Abstract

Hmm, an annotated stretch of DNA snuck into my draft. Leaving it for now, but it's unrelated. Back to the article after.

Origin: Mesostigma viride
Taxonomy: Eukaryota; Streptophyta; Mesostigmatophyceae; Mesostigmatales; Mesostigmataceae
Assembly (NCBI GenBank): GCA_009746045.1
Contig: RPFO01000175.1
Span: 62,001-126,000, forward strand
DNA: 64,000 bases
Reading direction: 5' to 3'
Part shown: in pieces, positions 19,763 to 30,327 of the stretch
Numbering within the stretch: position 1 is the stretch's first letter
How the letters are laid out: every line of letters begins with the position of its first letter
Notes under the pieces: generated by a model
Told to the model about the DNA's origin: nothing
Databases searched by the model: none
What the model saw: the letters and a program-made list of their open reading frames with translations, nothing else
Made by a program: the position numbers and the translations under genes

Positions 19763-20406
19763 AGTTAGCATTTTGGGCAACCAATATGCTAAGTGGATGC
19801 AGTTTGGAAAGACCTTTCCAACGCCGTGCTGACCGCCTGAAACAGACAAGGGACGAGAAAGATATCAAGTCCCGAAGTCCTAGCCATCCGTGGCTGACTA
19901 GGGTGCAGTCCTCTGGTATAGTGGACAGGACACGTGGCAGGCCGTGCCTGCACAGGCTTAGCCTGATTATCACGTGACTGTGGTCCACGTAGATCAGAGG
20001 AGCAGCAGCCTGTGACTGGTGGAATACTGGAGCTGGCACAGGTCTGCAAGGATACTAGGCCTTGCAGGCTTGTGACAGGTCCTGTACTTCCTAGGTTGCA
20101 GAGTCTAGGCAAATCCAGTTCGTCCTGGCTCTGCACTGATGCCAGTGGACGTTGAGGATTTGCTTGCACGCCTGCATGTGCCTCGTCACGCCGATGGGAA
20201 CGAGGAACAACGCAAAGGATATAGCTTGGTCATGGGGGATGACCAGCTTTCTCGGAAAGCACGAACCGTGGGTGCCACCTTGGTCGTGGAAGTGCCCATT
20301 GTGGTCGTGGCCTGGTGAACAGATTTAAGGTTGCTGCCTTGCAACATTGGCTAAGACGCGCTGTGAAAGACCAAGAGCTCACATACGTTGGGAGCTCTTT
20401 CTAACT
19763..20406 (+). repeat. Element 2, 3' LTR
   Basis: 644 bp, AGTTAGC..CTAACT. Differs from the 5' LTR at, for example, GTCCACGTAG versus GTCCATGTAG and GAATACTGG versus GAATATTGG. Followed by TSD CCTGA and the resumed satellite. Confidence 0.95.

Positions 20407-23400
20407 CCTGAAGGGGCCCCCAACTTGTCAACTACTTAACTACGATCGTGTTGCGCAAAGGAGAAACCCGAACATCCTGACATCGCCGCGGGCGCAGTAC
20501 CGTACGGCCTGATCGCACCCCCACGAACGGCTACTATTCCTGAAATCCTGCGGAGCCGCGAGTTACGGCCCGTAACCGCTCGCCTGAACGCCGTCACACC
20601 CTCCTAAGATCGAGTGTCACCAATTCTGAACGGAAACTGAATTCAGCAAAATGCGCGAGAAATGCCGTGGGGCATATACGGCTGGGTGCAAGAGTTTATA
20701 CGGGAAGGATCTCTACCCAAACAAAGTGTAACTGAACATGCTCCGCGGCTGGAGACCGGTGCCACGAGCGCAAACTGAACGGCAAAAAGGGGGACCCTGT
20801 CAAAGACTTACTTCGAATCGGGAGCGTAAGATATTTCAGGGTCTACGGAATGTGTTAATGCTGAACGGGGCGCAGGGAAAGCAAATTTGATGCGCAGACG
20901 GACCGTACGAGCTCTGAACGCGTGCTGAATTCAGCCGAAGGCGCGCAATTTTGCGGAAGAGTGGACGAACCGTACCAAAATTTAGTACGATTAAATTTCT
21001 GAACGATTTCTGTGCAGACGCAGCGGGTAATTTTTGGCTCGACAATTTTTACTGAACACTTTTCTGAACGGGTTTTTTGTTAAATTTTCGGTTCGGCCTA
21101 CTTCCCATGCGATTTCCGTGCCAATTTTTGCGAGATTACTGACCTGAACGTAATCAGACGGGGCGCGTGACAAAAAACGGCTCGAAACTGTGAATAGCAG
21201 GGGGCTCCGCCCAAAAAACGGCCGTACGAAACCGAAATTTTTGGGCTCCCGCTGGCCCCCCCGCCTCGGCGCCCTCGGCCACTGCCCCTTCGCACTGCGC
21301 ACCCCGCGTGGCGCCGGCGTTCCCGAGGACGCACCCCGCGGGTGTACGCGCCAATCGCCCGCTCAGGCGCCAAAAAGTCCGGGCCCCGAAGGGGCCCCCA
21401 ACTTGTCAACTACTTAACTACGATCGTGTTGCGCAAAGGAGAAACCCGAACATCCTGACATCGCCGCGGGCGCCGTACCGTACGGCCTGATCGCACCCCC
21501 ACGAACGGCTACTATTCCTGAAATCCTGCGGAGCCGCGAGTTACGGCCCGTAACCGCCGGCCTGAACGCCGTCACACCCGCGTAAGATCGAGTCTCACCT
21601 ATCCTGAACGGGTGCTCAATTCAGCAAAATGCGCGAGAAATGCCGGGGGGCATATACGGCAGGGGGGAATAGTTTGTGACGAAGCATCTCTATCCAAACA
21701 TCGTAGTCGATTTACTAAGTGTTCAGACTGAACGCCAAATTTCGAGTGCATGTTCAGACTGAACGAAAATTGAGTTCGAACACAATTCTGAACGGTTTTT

The strong ground motion of the Loma Prieta Earthquake is synthesized using a known three-dimensional (3D) crustal model of the region, a rupture model determined under the assumption of laterally homogeneous structure, and Green's functions computed by superposition of Gaussian beams. Compared to results obtained assuming a laterally homogeneous crust, stations within 30 km of the hypocenter and 5 km of the fault trace are predicted to be strongly focused by factors up to 10 or more, while stations lying at the northeastern edge of the Santa Clara Valley are predicted to be weakly defocused by factors of 0.5. The focusing is caused by low velocities lying between the Zayante and San Andreas faults, and the defocusing is caused by a wedge of high-velocity material between the San Andreas and Sargent faults. The magnitude of amplitude variations resulting from known 3D structure is similar to that incorporated in site effects resulting from variations in surface impedance and shallow structure beneath receivers. The existence of these effects add to the uncertainty in estimates of future strong ground motion. The strong path dependence of the effects makes it possible to include them in estimates of future ground motions only by knowing both the 3D structure and the sites of localized high slip in future earthquakes. To match observed waveforms with the structure model of Eberhart-Phillips et al. (1990), the slip model of Beroza (1991) is modified by reducing the magnitude of the northwest maximum in slip by a factor of 0.7 and increasing the magnitude of the southeast maximum slip by a factor of 2.5. These modifications are in the range of variations in the estimated slip history published by investigators using different data sets and inversion procedures.

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